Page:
The Storming Of The US Senate And The Implications For China & Russia

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Op/Ed by Chris Devonshire-Ellis 

The scenes played out in Washington DC last night appear unique in the context of the United States recent political history, but they are far from being so elsewhere. Just last year there were mass anti-Government protests in Belarus, Kyrgyzstan, Lebanon, Hong Kong, and Serbia, while in 2019 mass protests were held across much of South America, including Bolivia, Chile, Columbia, Ecuador, Peru and Venezuela while Eastern EU members Bulgaria and Romania also saw conflict. What has happened in the United States is not in fact, uncommon. Were it not for the Covid pandemic and enforced military and Police presences in many nations, 2020 could have seen even more political upheaval. What has occurred therefore in Washington is not purely an American problem. It is understanding this issue that is key to resolving it.


In many ways, we have been living through a period of ultra-capitalism. Greed and a largely US based system of incentivizing companies to forever reach new financial targets or risk being punished have pushed the boundaries too far: global warming is just one symptom of excessive plundering of the worlds resources. America is partially to blame, and just two days ago President Trump signed off a deal to auction off Alaska’s Arctic Wildlife Refuge to US oil companies. America’s Interior Department’s Bureau of Land Management will now offer drilling rights to most of the refuge’s nearly 1.6 million-acre coastal plain, at what is the minimum price: US$25 per acre. It will yield just US$40 million in revenues, yet the damage to the eco-system will be irreparable.

China too, has turned to a capitalist model, although an authoritarian one, with new changes in policy designed to change the economic model to that of a consumer society. It remains to be seen what impact that will have on global resources. The Chinese middle class is already larger in size than the entire population of the United States. India too, is seeing an emerging middle class of similar size.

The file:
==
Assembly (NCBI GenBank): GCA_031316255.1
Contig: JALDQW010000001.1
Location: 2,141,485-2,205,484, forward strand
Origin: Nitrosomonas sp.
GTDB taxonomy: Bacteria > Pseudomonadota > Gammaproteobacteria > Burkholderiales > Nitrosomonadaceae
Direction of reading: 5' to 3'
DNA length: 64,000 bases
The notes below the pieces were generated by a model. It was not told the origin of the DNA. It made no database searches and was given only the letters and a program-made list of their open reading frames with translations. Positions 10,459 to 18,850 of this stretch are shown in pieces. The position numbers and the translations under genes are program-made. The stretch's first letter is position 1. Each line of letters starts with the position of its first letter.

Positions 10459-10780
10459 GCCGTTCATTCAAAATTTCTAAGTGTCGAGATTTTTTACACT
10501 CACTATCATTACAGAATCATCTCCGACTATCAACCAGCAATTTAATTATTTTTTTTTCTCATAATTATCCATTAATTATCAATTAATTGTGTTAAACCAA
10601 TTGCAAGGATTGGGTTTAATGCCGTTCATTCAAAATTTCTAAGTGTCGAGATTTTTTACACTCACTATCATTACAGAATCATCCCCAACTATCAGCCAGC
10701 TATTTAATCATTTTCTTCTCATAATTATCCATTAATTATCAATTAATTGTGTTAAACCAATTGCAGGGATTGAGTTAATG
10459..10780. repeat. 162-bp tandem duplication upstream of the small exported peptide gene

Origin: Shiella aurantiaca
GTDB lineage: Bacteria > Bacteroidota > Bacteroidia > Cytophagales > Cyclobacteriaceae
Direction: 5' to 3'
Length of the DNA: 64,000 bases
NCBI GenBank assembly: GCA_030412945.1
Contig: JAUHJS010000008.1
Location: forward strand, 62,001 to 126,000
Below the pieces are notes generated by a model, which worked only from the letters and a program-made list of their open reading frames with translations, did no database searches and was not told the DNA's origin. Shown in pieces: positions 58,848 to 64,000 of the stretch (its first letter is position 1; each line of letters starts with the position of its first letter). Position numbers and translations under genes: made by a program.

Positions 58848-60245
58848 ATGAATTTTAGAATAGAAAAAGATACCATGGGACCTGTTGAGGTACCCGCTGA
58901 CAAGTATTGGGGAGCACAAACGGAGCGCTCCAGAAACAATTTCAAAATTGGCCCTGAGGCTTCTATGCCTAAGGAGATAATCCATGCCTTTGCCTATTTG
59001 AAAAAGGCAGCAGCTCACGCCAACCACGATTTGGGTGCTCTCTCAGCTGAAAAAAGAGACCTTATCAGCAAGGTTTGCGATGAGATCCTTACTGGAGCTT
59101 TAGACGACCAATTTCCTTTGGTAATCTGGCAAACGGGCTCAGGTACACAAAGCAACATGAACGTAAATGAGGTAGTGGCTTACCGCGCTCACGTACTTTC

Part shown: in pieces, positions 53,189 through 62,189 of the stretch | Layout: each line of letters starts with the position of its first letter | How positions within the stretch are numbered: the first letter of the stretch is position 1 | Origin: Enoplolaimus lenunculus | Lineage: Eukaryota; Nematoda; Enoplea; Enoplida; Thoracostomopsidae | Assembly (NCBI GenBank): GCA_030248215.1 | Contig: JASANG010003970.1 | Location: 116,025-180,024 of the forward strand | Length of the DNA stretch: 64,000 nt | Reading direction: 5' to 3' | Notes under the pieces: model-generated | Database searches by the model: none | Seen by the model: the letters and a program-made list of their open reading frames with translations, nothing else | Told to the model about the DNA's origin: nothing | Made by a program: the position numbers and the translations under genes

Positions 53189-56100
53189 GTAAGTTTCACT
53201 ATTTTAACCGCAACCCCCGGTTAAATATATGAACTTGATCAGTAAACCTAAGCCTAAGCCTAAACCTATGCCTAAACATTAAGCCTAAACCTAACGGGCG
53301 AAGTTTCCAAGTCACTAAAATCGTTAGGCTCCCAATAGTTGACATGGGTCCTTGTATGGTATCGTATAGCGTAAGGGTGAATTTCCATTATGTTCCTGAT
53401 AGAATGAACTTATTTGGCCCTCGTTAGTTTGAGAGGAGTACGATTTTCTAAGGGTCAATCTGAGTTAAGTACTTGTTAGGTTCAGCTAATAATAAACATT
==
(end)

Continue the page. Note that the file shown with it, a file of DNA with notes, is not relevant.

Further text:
The wealth gap has increased and has incredibly done so through Covid – the rich have gotten wealthier. Jeff Bezo’s Amazon now frequently charges more to use his supply chains than the cost of the actual product. Clearly, we are heading into uncharted territory – a developing unease about where the planet is heading, yet with the masses unable to do much about it – except protest. The danger here is – and this is the case in the United States – that the population at large lets off steam by protesting, while the actual cause is partially irrelevant, cottoning on to a type of collective psychosis manifesting itself as a legitimate reason. If so, then the actual causes for discontent are swept under the carpet; and will never be dealt with.

Us versus Them

In the United States in particular, entire generations have collectively been fed an ‘Us versus Them’ mentality.  Vietnam. Korea. The Cold War. Iraq. Iran. Russia. China. Now it has imploded, and today includes fellow Americans. Black. White. Hispanic. Muslims. Communists. Republicans. Democrats. The Police.

The United States itself is partially to blame for this. It has long embarked on a global mission that treats American nationals as superior. No extradition. No war crimes. The right to bear arms. It has also subverted the global financial system, under pretense of building SWIFT and having all international banking transactions diverted through US intermediary banks on the pretext of security, and anti-money-laundering mechanisms. It has instead used its power to cut countries out of the global banking network should they have policies running contrary to US interests. What should be a useful global network has been subverted to become an American weapon.